Source: University of Missouri Extension

By Duane Dailey, University of Missouri Extension Writer

Fungus-infected wheat not bought by grain elevators at harvest may have use as seed for cover crop to protect soil over winter.

Veterinary toxicologists at the University of Missouri see the possibilities in planting the rejected crop.

On animal health, Tim Evans, DVM toxicologist, says he sees nothing in the life cycle of the small-grain fungus that would prevent using the seed for cover crop. However, germination of the seed could be reduced.

Bill Wiebold, University of Missouri agronomist, agrees. 

“Like many problems this year, we’ve never been here before. We don’t have research to answer questions raised by record-setting wet weather,” he says.

Questions on using “vomitoxin wheat” came from farmers, says University of Missouri Extension specialists on the weekly agronomy teleconference. 

Wet weather during flowering and seed set of small grains caused multiple types of fungus to create mycotoxins in the wheat crop.

“Vomitoxin gets attention because FDA set limits on use of infected seed in livestock feed,” Evans says, who adds that the name comes from swine vomiting after eating infected grain. “More likely, producers will see feed refusal by their hogs.”

The FDA vomitoxin limit for swine ration is one part per million (ppm). For feed yard cattle, the limit is 10 ppm. For dairy cows it is 5 ppm. Evans tells clients to cut the feeding rate in half.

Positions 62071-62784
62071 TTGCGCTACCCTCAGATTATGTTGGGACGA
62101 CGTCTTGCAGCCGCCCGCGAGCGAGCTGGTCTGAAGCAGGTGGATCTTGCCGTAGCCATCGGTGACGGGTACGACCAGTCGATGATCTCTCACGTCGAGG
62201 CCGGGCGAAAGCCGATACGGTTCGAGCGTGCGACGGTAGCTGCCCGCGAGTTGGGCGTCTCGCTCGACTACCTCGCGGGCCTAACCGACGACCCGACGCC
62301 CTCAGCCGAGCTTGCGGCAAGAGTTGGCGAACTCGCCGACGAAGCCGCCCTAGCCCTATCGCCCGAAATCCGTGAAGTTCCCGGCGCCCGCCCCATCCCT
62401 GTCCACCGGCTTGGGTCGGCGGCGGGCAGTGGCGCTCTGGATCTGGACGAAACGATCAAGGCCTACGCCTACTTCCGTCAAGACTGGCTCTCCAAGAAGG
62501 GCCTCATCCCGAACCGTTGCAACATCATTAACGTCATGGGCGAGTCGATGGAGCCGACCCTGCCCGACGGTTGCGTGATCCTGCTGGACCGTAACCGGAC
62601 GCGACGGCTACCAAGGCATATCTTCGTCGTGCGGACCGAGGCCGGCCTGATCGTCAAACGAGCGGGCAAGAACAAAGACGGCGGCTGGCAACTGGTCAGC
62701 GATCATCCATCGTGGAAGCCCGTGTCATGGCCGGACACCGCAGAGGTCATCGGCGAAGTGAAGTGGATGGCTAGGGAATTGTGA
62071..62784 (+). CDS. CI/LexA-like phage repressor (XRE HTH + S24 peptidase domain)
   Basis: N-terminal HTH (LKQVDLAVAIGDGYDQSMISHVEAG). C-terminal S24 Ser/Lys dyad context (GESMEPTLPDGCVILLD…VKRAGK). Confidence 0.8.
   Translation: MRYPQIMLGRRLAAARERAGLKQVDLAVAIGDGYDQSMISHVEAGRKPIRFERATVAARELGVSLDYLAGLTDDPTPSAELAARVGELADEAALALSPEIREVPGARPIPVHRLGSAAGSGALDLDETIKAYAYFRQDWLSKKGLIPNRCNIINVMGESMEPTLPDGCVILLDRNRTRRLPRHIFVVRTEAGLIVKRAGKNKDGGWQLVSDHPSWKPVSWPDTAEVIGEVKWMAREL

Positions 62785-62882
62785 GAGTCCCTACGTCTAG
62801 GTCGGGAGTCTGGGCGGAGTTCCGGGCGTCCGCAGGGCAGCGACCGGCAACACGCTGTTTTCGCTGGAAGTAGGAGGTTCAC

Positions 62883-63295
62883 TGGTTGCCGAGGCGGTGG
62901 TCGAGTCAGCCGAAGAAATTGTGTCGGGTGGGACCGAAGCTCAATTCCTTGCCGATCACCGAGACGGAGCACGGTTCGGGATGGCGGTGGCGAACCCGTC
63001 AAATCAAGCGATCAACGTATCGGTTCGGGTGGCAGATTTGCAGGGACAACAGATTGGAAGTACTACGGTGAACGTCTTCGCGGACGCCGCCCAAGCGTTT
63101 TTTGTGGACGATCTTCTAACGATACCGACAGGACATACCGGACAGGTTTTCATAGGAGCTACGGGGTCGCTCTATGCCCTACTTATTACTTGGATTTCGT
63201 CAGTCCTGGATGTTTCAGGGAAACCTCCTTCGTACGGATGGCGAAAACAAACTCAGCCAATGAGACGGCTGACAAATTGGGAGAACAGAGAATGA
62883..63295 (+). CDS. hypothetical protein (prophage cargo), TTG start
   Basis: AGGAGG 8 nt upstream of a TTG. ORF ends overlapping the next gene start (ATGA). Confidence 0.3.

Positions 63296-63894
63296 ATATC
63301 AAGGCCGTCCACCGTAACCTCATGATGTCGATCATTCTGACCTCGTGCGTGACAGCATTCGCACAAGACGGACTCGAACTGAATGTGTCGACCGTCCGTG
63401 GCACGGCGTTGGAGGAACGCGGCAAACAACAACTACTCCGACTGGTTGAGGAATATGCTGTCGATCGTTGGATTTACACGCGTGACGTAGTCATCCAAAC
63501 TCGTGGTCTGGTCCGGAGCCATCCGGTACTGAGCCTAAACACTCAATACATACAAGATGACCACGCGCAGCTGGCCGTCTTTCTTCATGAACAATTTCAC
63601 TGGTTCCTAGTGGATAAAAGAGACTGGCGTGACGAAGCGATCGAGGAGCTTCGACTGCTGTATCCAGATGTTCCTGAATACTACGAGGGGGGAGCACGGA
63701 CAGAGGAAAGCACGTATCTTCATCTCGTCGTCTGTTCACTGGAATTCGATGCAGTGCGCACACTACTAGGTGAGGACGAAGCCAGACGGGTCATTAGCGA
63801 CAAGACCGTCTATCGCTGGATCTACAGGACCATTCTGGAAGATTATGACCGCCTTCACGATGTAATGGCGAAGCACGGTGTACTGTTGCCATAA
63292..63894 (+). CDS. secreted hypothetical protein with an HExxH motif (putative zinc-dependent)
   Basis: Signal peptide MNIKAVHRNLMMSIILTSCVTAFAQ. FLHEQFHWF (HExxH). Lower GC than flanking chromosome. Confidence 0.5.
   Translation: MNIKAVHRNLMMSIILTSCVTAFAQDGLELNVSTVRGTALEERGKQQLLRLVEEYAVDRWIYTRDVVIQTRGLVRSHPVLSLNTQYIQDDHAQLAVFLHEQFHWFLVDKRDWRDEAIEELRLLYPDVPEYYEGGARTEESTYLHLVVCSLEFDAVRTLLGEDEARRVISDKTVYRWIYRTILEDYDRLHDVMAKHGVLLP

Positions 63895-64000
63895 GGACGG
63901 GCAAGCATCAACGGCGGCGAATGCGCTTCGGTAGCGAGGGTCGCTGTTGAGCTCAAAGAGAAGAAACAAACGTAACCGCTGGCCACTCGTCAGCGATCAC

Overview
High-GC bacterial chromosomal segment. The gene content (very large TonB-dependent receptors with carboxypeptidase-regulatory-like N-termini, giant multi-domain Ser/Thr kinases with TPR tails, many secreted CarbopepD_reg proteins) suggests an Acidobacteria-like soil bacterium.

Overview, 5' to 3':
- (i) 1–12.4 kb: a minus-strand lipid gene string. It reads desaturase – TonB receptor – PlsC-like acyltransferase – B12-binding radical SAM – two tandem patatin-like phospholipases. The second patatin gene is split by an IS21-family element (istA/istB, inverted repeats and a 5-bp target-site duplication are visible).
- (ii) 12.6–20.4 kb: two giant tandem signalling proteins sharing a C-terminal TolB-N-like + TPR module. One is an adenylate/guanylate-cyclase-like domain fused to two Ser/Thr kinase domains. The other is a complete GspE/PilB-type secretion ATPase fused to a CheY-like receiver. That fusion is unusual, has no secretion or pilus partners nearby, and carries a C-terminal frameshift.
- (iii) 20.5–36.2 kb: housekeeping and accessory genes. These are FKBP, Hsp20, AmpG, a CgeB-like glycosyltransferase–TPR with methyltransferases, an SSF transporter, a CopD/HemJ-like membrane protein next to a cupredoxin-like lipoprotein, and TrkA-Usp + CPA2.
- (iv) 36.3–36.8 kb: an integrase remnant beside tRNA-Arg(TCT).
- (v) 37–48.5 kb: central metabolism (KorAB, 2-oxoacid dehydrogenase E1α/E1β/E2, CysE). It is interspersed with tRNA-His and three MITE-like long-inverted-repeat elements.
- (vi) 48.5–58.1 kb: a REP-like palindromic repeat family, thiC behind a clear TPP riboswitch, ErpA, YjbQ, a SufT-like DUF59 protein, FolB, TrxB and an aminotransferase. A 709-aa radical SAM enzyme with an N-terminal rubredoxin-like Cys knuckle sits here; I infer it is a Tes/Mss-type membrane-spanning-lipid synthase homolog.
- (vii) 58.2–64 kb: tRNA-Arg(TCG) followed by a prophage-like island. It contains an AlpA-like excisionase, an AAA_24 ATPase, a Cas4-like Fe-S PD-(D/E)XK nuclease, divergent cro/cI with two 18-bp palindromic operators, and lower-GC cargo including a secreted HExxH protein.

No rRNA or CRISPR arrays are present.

“That allows for sampling errors,” he explains.

Of serious concern is the toxin zearalenone produced by the same fungus. It impacts breeding females, acting as an estrogen, Evans says. Female hogs show swollen vulvas and mammary glands. Reproductive tract development can be slowed. The estrogen-like toxin might affect reproductive tracts of developing heifers and cows.

The toxin develops under the same conditions as vomitoxin.

Not only the seed but straw can contain these toxins.

“Care must be used in selecting bedding straw,” Evans says.

Local elevators use truck-side tests for vomitoxin, says George Rottinghaus, analytical chemist at the University of Missouri Veterinary Medical Diagnostic Laboratory.

The lab provides farmers more precise readings of mycotoxins in parts per million. The quick test at the elevator shows if there is enough toxin to reject or discount a load of wheat.

This summer Evans receives at least a couple of calls a day about vomitoxin in wheat, he says. Usually he receives none.

The fungus also infects rye, barley and oats. These mycotoxins occur in corn but it’s too early to see them.

Also unknown is the germination level of infected wheat seed, Wiebold says. Seed test labs can check germination, or farmers can do their own “flowerpot test” to determine percent germination, or “rag-doll tests” can be run by putting seeds in a wet cloth rolled up and kept at temperature of fields at planting.

For farmers, planting the bad seed solves two problems. It makes use of worthless seed and it provides soil cover to prevent erosion.

With limitations on land that earns prevented-planting payments, the winter forage can be grazed by livestock, making winter feed. Check with NRCS and FSA on those limits on cover crop grazing.

Wheat, rye and oats are popular winter cover crops, says Rob Kallenbach, University of Missouri Extension forage agronomist. They kill easily before planting spring crops, unlike some covers.